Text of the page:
Over the course of a 45-minute reading this past Wednesday, poet and memoirist Tracy K. Smith transported listeners on a journey that began with snapshots of her family life and ended in the depths of outer space.
Sharing pieces that were highly personal in nature yet palpable to the observant ear, Smith substantiated two principles that poets have maintained for time immemorial: that the artistic process is a celebration, and that poetry is for everyone.
Smith, who received her undergraduate degree at Harvard followed by an M.F.A. at Columbia, is no newcomer to the literary scene. However, her work has the power to stimulate the mind of anyone with a love for language, which was demonstrated at the Chapel on Wednesday evening.
Even before 8 p.m., when the event was scheduled to begin, students and faculty members had already crowded into the ground floor of the Chapel. The warm yellow of the space’s lighting gave rise to a quieting, tranquil mood.
Smith began with a piece that encompasses the themes present in many of her works: that of death and its impact on the living. The poem was formatted by way of postcard exchanges from murder victims to their assailants. In a majority of cases, the deaths were politically charged, but the nature in which the poems were presented forced language to expand past the political. Smith fleshed out and rendered human figures more widely known due to circumstantial events.
“I can choose to feel or not to feel—I realized that today,” wrote one character. “Mostly, it’s just nice to move through the crowds like I used to. Except now, they move through me too.”
Smith reads in a clear, soothing voice: collected and cautious, yet striking. With each line she recites, she appears to relive the experience that inspired it. She laughed ever so slightly during a number of opening lines, as if they reminded her of memories that had just escaped her.
The opening piece was indicative of Smith’s ability to alternate between voices, while maintaining a consistent insightfulness between the two registers. She breathes depth into each narrative voice, adding a layer of complexity and personal conflict that punctures the approachable front that characterizes her language.
Smith’s undeniable adeptness with regard to voice has certainly been made note of in the past. Visiting Writer Alan Gilbert, who introduced her at the reading, commended Smith’s use of persona and voice to draw a quality of lightness to themes like death, allowing readers to share experiences and find places in language that simultaneously comfort and afflict.
Though taking on distinct personas is of particular importance in epistolary pieces of writing, Smith’s approaches to poetry are as diverse as the voices that drive them.
In one poem titled “Don’t You Wonder, Sometimes?” Smith paid tribute to the late David Bowie’s life while inserting herself into the poem. In the piece, she wondered aloud and delved deep into his New York and her New York. Though they never met, she recalled feeling a poignant connection to him through the commonality of shared places.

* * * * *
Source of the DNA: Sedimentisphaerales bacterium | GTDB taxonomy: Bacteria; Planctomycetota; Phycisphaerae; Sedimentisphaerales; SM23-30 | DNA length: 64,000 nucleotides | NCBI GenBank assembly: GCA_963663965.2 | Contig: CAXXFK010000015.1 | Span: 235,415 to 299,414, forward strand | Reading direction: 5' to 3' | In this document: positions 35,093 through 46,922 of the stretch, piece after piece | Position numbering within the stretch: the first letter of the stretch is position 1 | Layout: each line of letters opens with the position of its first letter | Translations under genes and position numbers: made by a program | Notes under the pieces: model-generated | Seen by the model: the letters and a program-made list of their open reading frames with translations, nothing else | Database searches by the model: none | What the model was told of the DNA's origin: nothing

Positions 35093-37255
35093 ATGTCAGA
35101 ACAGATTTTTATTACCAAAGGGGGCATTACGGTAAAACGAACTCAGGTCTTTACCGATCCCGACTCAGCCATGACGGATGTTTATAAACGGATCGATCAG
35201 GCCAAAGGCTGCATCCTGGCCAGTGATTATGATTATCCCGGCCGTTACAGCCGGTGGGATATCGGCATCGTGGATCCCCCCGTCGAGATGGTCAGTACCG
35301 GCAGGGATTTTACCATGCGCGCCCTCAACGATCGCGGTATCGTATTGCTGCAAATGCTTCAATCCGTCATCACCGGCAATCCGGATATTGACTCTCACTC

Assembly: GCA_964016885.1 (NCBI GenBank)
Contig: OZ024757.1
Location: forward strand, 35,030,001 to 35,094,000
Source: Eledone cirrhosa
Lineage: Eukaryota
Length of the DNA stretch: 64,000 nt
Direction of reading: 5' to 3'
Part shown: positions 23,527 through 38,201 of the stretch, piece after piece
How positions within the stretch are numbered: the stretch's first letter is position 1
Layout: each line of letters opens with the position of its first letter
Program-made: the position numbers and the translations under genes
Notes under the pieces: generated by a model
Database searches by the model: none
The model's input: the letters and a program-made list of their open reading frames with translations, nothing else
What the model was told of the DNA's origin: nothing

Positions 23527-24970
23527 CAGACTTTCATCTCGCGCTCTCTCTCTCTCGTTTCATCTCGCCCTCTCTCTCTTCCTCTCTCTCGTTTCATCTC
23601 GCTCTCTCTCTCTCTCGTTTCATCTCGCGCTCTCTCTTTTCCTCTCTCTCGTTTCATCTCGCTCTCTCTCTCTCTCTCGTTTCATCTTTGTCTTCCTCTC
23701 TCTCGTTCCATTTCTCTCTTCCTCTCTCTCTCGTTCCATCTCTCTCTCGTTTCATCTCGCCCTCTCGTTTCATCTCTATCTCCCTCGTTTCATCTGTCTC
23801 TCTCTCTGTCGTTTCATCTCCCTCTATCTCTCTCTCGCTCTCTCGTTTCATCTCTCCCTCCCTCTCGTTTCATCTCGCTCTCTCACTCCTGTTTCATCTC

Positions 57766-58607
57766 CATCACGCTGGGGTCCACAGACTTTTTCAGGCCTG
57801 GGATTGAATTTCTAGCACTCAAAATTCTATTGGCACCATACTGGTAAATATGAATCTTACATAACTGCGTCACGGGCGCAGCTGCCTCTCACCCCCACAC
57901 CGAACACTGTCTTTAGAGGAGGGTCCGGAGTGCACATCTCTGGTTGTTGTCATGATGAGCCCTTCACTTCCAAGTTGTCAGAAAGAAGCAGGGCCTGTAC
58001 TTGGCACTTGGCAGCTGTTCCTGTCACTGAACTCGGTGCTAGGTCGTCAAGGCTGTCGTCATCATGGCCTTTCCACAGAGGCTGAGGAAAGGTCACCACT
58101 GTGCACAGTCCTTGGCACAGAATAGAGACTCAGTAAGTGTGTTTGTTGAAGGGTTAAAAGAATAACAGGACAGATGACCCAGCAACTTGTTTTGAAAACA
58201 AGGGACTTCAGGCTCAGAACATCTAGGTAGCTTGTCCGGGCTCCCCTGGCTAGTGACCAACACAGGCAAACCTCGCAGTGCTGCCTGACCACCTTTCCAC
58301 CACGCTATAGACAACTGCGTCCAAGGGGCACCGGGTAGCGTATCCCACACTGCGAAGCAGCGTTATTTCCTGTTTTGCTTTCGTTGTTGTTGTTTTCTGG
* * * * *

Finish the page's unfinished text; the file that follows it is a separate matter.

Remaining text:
“I’ve lived here all these years / And never seen him. Like not knowing / A comet from a shooting star. But I’ll bet he burns bright / Dragging a tail of white-hot matter / The way some of us track tissue / Back from the toilet stall.”
“Don’t You Wonder, Sometimes?” is a free-flowing rumination with a tight center. Though longer in length than Frank O’Hara’s “Lunch Poems,” this piece manages to capture the energy of New York City in a similar fashion, all while showing the energy that Bowie emanated on his own. Smith is a quiet observer in this piece, a dreamer and wonderer who seeks to glorify the mundane and celebrate the star power of a beloved figure in contemporary culture.
This, along with other poems presented at the reading, were part of Smith’s 2012 Pulitzer Prize winning collection “Life on Mars,” which is made up of poems that use extraterrestrial themes to ground what consumes us in life.
In Smith’s own words, “Sci-fi provides an artificial distance from the choices we’re in the act of making.”
Perhaps venturing far into the galaxies can help us make sense of the unresolved losses, decisions, and ruminations that can be so definitive of life on earth. Or maybe it is just Smith’s mastery of perspective that brings her out of this world.
During the brief Q&A session following the reading, Smith described the artistic process that goes into her poems. She starts small and garners inspiration from the most minimal traces of her perspective or, more often, from a question that’s been needling her. After exploring said question or perspective, she directs her attention to sound patterns, repetition, and rhyme, which are the classic tools in a poet’s toolkit. With these devices, some pieces gain momentum and undergo a multi-phasic revision process. Others don’t survive and become overworked; they, too, can die.
However, these “dead” poems often become “organ donors” for Smith and are able to spare portions of lines and cells of creativity to other poems that might need them.
But regardless of the nuances that can be detected in each of Smith’s works, one element runs throughout her writing: the mastery of presenting the universal amid the personal. She allows readers and listeners alike to bond with each narrator, to find resonance within each idea. Every piece has a visceral takeaway that lingers long after the final line has been uttered. And although this approach is certainly best for listeners rather than readers, perhaps Smith strikes this balance for her own benefit. After all, as she said, “the public teaches you to see the private differently.”